Trout Hunter

Discussion in 'Mississippi River Basin' started by spinner, Jan 28, 2009.

  1. spinner

    spinner Staff Member

    Trout Hunter
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    In Wisconsin the magical length of a small stream brown trout to be considered big is twenty inches.. The native species for Wisconsin is the brook trout. The big mark for a brook trout is fourteen inches. There are a few rainbows in the inland waters but they are all released brood stock from the hatchery. The bows vary in size from fourteen to twenty eight inches. If you truly want to be considered a Trout Hunter these are the lengths that are your bench marks. A Trout Hunter is an angler that consistently catch trout in the above listed measurements. The angler is NOT a one hit wonder. A pattern needs to be proven to be given the title of "Trout Hunter."

    Lots of people target big trout but that is it. They just target them and not catch them. Most large trout are very bashful about showing themselves in bright sun light. They feed during the night or during low light hours. Low light hours are the break of dawn and just before dark..
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    This massive male brown was fooled after dark with a hex emerger pattern.

    You and I fish streams that have giants living in them and we don't even know it. Many of the well fished bridges on your favorite trout stream have eye popping behemoths under them. Just last fall I was talking to a landowner and he told me the DNR had shocked his tiny stream that ran through his land. 2 seasons ago. The landowner walked the entire trip with the shocking crew. Most of the fish coming up were brook trout. Some were in the 14 inch range. There was a small smattering of browns in the stretch also. The stream was 3-4 feet deep in most places and crystal clear. At the end of the shocking run the DNR decided to shock under the bridge they were getting out at. The depth under the bridge was only about 2 feet deep. There was some cement base abutments under the bridge. The land owner told me he witnessed a 26 inch male brown be shocked out from a big chunk of cement. It was 2 years prior.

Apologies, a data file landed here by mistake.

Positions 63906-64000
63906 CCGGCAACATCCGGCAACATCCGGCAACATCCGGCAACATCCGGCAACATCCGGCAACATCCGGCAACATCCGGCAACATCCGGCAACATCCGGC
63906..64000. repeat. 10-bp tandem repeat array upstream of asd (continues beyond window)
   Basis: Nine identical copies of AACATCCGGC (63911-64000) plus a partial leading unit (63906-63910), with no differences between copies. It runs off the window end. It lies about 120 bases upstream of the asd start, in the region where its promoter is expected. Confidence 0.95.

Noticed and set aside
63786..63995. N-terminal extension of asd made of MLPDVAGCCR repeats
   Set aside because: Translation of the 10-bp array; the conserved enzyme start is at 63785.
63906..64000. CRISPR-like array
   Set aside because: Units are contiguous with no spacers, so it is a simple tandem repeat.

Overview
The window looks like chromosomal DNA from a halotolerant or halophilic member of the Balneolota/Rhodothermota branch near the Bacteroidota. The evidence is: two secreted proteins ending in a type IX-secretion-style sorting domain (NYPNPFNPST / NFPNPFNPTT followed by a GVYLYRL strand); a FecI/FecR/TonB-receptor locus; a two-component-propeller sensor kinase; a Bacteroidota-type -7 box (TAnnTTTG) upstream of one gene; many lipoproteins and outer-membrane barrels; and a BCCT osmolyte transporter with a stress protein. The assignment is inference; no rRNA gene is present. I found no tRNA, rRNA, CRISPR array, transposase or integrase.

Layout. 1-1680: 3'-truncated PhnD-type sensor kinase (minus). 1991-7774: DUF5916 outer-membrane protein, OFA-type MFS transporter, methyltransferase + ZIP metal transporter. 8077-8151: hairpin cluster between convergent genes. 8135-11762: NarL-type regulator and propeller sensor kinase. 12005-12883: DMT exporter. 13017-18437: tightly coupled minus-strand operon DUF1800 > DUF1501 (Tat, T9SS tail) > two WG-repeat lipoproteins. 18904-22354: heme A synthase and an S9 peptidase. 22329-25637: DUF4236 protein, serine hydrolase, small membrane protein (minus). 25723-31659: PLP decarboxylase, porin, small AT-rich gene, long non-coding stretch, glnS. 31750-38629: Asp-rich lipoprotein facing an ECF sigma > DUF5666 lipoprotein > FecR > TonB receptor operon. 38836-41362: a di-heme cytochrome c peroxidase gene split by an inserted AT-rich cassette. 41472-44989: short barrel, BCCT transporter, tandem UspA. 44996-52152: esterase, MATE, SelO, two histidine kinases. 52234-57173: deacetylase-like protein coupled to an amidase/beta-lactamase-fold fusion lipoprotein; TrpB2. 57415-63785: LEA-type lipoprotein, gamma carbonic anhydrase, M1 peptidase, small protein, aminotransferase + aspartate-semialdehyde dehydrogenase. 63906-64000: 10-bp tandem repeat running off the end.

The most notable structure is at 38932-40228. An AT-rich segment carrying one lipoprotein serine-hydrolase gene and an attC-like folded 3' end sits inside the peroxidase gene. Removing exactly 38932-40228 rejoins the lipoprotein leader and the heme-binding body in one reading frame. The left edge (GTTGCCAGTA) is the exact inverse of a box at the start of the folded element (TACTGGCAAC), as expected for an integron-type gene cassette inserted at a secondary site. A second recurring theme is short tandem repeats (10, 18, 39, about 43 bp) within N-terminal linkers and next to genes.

There was only one bridge on his waterway so I fished and fished it hard.. I spent 3 hours above and below the bridge . I took special care to run presentations under the bridge near the cement structure. No one appeared home. I walked in the water and poke my net handle under a big piece of cement. My face was almost at eye level. It shot right out directly under my nose. It was at minimum 26 inches and a male brown. I left the trout for another day when the light might be more appealing for the monster.

    A friend and I hit the water at 40 minutes before light. I told him about the monster under the bridge. I made sure he had the proper tools for the job. He had a 9 foot 5/6 weight rod with 6 weight fly line on. He put on a new 2X leader . We decided something big was the way to go. James put on a size 8 bead headed bugger. It was black in color with red flash in the body and the tail. I call it a bloody bugger.

    We enter far downstream of the bridge and carefully walked the bank "not in the water." When you are stalking a big trout you should stay out of the water if possible. The smaller trout will typically spook upstream and warn the big dog. You must know your casting abilities. A badly placed cast when you are after a big trout is a fatal error. We got to the outside reaches of James' casting ability. I told him I wanted him to shot it three quarters of the way under the bridge. James asked why we didn't fish the water directly in front of us. I told James that the big one under the bridge was already in his day time hiding spot. If we fished directly in front of us and we caught a little one, the big trout would be alarmed. I told him we had maybe 5-6 casts to fool this fish.

    James slowly centered himself in the water and casted. His first offering hit the bridge and fell with a plop downstream of where I wanted him to cast. The second cast was almost perfect. We had discussed prior that if he hooked that big fish it was going to hunker down and go deep and run upstream. I told James earlier he was going to have to muscle the trout to get it under control right away. James began his stripping of the bugger just like he nymph fished.